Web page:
Good Guitar action determines how much pressure and distance is required for the string to make full contact with each fret. This height decides how fast, slow and kind of “attack” one can use before fret buzz occurs. Sometimes there is a slight trade-off between low action and some tolerable buzz. Decide if you want low action and can handle a small amount of string buzz. Guitar action too high can also be painful.
The approach or “attack” a guitar player uses will determine the amount of buzz coming from the fretboard sometimes. When you play your guitar, and your form is correct, and your technique is properly developed then that is a good start. Also, there needs to be some attention paid to where your fingers are when the notes are played for best action. For example, are you playing on the frets or between the frets? Or are you applying the proper amount of pressure when playing a note. A lazy half-hearted fingering will result in “string buzz” on even the best set up guitar. Are you firmly pressing the note between the frets with just the right pressure? Your technique many times will determine the amount of fret buzz that occurs.
Before you complain too loudly about your guitar “setup”. Make sure you are not the cause. Be sure your playing style is excellent and there are no roadblocks between a clear concise sound that you are creating and the sound you want.
Where you prefer to set your action is subjective and completely personal. That being said, these are some things to take into consideration when it’s time to determine good guitar action.
String height or action describes the distance between the top of the guitar frets to the bottom of the strings. This distance is important in your setup because it determines the ease in which your guitar can be played. Too high=out of tune. Too low and lots of string buzz. Find your perfect equilibrium.
Guitar action adjustments are not hard. It does require a small hex wrench and some concentration. It will assure that it feels good. This is usually not done well in the factory so it’s incumbent on the guitar owner to learn the process. The action is the height of the string from the fret and ultimately how the guitar feels. If the strings are too high, they’re hard to press down and conversely, if they’re too low, an annoying buzzing occurs.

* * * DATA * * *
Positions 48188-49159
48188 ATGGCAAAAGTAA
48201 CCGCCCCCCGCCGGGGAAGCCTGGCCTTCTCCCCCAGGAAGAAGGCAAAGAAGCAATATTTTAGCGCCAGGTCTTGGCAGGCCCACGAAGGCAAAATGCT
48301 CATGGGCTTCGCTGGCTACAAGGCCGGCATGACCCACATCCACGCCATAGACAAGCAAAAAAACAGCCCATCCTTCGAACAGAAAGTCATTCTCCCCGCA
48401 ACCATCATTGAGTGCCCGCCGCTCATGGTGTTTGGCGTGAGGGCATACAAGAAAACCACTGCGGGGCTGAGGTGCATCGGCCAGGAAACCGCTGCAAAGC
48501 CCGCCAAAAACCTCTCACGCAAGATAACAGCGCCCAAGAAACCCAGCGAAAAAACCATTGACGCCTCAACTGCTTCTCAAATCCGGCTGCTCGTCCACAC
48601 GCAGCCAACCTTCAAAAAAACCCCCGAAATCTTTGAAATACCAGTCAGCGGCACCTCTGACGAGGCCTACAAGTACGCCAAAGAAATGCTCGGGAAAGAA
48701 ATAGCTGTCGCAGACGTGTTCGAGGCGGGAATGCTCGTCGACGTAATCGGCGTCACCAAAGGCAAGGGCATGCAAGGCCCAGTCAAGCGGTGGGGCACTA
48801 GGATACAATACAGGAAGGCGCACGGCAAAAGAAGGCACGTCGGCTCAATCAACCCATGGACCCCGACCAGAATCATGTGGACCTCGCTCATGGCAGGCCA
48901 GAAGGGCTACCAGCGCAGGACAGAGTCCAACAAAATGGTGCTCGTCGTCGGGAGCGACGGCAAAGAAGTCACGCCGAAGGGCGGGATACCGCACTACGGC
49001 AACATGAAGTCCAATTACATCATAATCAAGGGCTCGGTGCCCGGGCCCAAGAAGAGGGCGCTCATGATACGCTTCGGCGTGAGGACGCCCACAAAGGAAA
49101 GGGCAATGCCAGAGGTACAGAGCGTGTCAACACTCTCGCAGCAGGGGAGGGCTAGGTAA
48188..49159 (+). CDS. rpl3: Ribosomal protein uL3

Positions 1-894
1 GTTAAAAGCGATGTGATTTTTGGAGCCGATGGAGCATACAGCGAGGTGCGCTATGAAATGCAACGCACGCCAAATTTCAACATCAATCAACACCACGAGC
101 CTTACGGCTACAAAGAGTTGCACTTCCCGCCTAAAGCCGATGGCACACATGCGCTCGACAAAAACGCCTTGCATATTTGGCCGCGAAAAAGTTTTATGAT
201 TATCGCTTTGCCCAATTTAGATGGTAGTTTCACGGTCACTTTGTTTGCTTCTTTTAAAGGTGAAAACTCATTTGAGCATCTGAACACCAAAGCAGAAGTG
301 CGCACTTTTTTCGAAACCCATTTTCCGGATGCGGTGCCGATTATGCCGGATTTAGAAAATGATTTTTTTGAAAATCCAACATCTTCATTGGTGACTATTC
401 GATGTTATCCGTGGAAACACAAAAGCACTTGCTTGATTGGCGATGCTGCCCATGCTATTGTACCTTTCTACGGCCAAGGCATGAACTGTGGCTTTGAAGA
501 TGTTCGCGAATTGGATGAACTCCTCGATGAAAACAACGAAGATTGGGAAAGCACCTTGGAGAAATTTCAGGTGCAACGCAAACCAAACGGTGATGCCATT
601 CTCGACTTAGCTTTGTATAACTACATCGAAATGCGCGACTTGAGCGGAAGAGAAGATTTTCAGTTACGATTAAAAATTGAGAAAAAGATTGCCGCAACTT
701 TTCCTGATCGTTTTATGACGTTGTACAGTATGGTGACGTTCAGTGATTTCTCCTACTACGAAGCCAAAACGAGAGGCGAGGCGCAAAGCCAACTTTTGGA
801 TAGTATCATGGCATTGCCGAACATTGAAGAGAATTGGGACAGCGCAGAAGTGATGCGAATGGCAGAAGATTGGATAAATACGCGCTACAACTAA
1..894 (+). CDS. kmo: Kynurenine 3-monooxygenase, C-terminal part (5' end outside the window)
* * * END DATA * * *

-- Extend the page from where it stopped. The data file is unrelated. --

What is a guitar string saddle? The saddle of a guitar refers to the part of the bridge that physically supports the strings. It may be one piece (typically on acoustic guitars) or separate pieces, one for each string (electric guitars and basses).
While there are reasons to raise and lower your string saddles and since comfort and feel is the key. What reason would you need it done? Comfort is the goal.
Increase comfort by decreasing pressure on the players finger tips
Eliminate or decrease buzzing. Improve sustain and tone
Improve intonation by reducing the distance (sharpness) of string travel to the top of the fret.
Most importantly, if you could make adjustments in action yourself, you won’t have to take your guitar to the shop for small incremental changes. The action is usually set at the bridge. Guitar action is how a guitar plays, specifically the distance of the strings to the fingerboard. If the strings sit too high, they’re hard to fret; if they’re too low, buzzing occurs.
Guitar action needs are very personal. Adjust the action to your parameters and what feels good to you. To adjust the action, you need to raise or lower a part of the bridge known as the string saddle. Each string has one.
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